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Too bad he didn't take the bass slot. He would have been more appropriate. He's a much better rock bassist.
I am a fan of Living Color and did not know DW lengthy resume and it is impressive to me for sure . This gent is no slouch at all .Quote
Good read. Thanks!
Legendary Bassist Doug Wimbish Reveals Why He Turned Down The Rolling Stones,
Explains How Hip-Hop Prepared Him to Work With Mick Jagger
"Mick calls me up: 'Hey, we'd like for you to come and do it'".
Doug Wimbish has worked with so many stars of so many genres that to list them all would require an article alone. Just to give some highlights, the legendary bassist has collaborated with Mick Jagger, Madonna, Depeche Mode, James Brown, and many more, in addition to the work on his groundbreaking band Living Colour.
Early in his career, Wimbish became part of the rhythm section for Sugarhill Records, making him a vital part of the dawn of hip-hop, with contributions to seminal releases by Grandmaster Flash and the Sugarhill Gang.
But the mainstream door truly opened for him when he played bass on the 1985 anti-Apartheid record "Sun City" that featured illustrious artists such as Miles Davis, Bob Dylan, Lou Reed, and Bono, among others.
Following the success of the album and all the networking involved with high-profile rockstars, phone calls started to pour in, requesting Wimbish's skills.
One of them belonged to Mick Jagger when The Rolling Stones frontman was gearing up for his sophomore solo record, 1987's "Primitive Cool". In an interview with Rolling Stone, the bassist recalls how he got invited to play bass on the album:
"I played on Jeff Beck's 'Flash' album. Next thing you know, I end up in Jeff's solo band with Simon Phillips and Jan Hammer. We toured Japan. After the tour, I asked Jeff what he was doing. He goes, 'I'm going to do Mick's solo album. Matter of fact, they're auditioning folks. Mind if I put your name in the hat?' I said, 'Sure.'"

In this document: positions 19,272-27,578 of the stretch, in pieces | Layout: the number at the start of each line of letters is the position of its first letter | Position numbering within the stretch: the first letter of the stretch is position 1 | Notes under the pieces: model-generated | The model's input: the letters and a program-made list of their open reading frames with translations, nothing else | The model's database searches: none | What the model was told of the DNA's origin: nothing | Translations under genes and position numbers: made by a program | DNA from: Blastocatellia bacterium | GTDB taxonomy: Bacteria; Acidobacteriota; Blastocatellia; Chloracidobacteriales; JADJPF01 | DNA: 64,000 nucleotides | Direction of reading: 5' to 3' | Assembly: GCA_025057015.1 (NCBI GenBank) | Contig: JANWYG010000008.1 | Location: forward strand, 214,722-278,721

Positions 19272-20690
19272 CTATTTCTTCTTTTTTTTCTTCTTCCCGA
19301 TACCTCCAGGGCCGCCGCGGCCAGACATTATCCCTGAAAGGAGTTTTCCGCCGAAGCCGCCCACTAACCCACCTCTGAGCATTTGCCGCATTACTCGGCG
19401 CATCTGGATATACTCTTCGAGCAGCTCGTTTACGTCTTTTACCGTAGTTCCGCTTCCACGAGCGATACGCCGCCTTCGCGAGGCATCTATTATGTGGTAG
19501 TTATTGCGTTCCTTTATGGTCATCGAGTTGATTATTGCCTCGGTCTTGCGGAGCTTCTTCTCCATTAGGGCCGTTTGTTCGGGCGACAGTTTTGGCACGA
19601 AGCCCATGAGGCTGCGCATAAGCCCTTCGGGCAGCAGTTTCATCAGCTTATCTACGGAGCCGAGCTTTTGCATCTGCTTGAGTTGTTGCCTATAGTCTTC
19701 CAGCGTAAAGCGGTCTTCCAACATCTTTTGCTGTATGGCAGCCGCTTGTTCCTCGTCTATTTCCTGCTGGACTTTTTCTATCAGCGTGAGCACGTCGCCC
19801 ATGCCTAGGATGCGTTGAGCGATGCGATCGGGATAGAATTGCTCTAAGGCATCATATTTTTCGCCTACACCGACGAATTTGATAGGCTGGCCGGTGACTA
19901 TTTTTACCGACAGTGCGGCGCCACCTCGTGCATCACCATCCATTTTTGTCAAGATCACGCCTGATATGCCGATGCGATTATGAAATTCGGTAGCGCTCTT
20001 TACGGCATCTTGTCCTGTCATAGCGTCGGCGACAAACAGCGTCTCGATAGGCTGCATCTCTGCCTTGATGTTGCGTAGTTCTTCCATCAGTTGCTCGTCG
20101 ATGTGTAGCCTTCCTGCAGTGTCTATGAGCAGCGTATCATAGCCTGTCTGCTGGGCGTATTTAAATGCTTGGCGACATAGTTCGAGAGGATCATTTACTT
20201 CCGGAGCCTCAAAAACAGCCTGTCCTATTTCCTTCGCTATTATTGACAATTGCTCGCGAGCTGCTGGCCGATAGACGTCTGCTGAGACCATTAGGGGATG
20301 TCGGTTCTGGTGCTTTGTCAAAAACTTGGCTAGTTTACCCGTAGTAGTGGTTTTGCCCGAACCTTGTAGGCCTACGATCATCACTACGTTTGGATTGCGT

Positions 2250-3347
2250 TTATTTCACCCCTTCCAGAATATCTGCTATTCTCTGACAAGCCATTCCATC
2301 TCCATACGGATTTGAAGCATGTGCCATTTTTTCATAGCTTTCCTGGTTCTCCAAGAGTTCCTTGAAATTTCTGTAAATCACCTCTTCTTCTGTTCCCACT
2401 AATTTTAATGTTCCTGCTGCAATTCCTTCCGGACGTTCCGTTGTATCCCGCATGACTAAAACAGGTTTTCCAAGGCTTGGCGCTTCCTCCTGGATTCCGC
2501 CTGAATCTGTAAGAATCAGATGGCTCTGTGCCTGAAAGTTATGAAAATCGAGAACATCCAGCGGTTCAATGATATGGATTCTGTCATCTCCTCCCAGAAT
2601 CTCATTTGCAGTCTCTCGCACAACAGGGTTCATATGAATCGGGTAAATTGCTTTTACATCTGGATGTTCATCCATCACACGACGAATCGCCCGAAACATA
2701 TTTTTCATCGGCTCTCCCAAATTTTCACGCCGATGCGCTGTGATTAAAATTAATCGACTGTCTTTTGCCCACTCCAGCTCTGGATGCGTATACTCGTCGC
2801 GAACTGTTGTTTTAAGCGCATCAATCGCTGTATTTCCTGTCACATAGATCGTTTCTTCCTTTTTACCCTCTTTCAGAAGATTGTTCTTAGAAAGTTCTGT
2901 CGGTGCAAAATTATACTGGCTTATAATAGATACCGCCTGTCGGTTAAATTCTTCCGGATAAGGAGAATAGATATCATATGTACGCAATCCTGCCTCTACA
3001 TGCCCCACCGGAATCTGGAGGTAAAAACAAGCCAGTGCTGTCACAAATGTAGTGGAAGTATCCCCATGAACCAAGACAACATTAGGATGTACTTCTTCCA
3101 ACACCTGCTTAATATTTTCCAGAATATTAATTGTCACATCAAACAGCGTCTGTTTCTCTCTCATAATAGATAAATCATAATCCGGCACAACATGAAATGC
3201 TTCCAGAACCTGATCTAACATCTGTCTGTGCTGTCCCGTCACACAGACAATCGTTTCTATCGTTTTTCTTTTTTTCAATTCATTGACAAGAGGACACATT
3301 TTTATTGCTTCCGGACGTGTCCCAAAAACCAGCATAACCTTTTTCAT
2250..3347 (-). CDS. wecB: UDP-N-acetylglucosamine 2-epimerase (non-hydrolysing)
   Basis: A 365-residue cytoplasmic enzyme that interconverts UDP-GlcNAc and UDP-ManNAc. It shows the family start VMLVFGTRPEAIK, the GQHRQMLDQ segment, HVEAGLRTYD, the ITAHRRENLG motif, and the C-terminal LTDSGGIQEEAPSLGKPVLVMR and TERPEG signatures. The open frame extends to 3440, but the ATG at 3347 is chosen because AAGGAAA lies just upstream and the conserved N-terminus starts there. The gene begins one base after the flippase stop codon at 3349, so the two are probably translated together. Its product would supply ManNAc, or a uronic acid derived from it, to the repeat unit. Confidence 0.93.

"Then I'm working with producer Keith Diamond on Michael Bolton's record. At that same time, all within about two weeks of each other, Keith got the job to produce Mick's album as well. He was like, 'Hey, man, I'm going to put your name into the hat to audition.'"
"I get the audition. I go to New York. It's a classic cattle call. They're having auditions between New York, L.A., and London. I do the audition and end up getting the gig. That's how my Mick Jagger world started."
"They gave me a few songs on cassette. When you got to the audition, you did a couple of those songs, and then everything else was off the cuff. You can't prepare for that. You have cameras filming everything. I guess my years of hip-hop had prepared me for moments like that since hip-hop was all about the spirit of the moment and how you interpret what's going on."
After working with Jagger, Wimbish became a part of the genre-bending band Living Colour in 1992, only to have his loyalty tested one year later. After Bill Wyman left The Rolling Stones in 1993, Wimbish was considered as a replacement due to his History with Jagger, and the musician had a difficult choice to make.
"What honestly happened when Bill left, I was in Living Colour. I need to take you back to when I joined Living Colour. [Living Colour drummer] Will Calhoun called me when I was in London. I happened to be with Bernard [Fowler] and the Stones at Olympic Studios just hanging out."
"I'm hanging out with them and I get the call from Will. He asked me to audition. Then I get the gig. Now I'm in Living Colour. Fast-forward to 1993. I recorded with Bernard Fowler when he was producing Ron Wood's album. I recorded with Mick and Rick Rubin in L.A. on [the song] 'Sweet Thing.'"
"Then I hear that Bill Wyman is gone. Then Mick calls me up. 'Hey, Doug, would you mind coming out to Ronnie's house? We're all getting together. Everyone is there. The Stones are making a bass change. Come on out.'"
The musician added:
"I'm still in Living Colour, but I come out. We start recording. I meet Keith. We're hanging out. They were just recording. There was no tour or anything. And then I go back to New York and Mick calls me up. 'Hey, we'd like for you to come and do it. We're doing a record.' It was like October of 1993. I'm like, 'OK, well, Living Colour is booked to play Australia at that time. I'd love to do it, but we have this tour.'"
"My loyalty was to Living Colour. 'Stain' had just come out. It was like, 'What do I do? Do jump ship and go work with the Stones?' I was in a vortex. I was caught in the middle. Maybe if the timing was different, things would have worked out. Lo and behold, things get dark in 1994 and Vernon [Reid, Living Colour guitarist] breaks the band up in 1995. That's what happened."
"I had to make a decision based on what was right, and not just for me, but for families and everyone else. You stand by it. That's what happened."